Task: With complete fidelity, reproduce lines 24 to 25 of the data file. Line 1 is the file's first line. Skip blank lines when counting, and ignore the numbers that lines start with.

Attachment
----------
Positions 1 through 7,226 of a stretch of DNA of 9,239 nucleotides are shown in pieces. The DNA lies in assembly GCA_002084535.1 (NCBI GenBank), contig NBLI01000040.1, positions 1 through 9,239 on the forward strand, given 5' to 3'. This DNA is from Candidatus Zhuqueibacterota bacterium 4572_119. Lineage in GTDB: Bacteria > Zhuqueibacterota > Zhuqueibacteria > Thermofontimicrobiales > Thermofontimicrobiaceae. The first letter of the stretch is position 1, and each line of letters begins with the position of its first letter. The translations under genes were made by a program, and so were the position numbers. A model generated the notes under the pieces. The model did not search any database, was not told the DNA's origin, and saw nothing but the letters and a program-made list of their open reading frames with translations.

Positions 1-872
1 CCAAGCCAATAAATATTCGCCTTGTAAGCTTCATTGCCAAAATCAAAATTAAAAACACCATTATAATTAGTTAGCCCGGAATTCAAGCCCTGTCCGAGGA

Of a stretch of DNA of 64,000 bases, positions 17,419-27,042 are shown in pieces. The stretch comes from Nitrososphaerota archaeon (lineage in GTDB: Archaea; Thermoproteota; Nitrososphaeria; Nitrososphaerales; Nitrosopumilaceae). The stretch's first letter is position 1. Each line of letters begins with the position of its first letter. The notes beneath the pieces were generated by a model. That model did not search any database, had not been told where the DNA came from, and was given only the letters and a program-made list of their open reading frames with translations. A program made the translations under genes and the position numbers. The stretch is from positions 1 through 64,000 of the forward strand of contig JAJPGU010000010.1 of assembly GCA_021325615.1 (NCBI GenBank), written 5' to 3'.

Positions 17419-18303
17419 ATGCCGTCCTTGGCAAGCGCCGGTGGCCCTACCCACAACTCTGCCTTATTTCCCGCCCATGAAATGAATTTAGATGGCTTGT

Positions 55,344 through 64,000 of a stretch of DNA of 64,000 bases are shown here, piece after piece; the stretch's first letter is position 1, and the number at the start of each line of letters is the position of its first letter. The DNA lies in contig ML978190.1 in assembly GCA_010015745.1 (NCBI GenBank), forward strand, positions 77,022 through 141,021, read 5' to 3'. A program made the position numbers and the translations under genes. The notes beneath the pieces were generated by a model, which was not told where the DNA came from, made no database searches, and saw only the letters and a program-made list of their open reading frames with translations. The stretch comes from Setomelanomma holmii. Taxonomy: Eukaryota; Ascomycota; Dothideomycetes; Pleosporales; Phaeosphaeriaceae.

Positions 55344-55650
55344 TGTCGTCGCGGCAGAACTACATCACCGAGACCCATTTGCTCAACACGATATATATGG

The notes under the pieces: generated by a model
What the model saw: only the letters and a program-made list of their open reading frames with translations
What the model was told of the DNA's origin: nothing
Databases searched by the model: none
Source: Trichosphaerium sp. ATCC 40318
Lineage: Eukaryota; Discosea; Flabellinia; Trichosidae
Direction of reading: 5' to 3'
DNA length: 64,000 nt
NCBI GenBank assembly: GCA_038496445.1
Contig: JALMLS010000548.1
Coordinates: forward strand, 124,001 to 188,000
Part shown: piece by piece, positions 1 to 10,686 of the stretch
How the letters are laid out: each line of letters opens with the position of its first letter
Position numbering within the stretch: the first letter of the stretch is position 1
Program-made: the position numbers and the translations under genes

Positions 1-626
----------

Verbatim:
Program-made: the position numbers and the translations under genes

Positions 1-626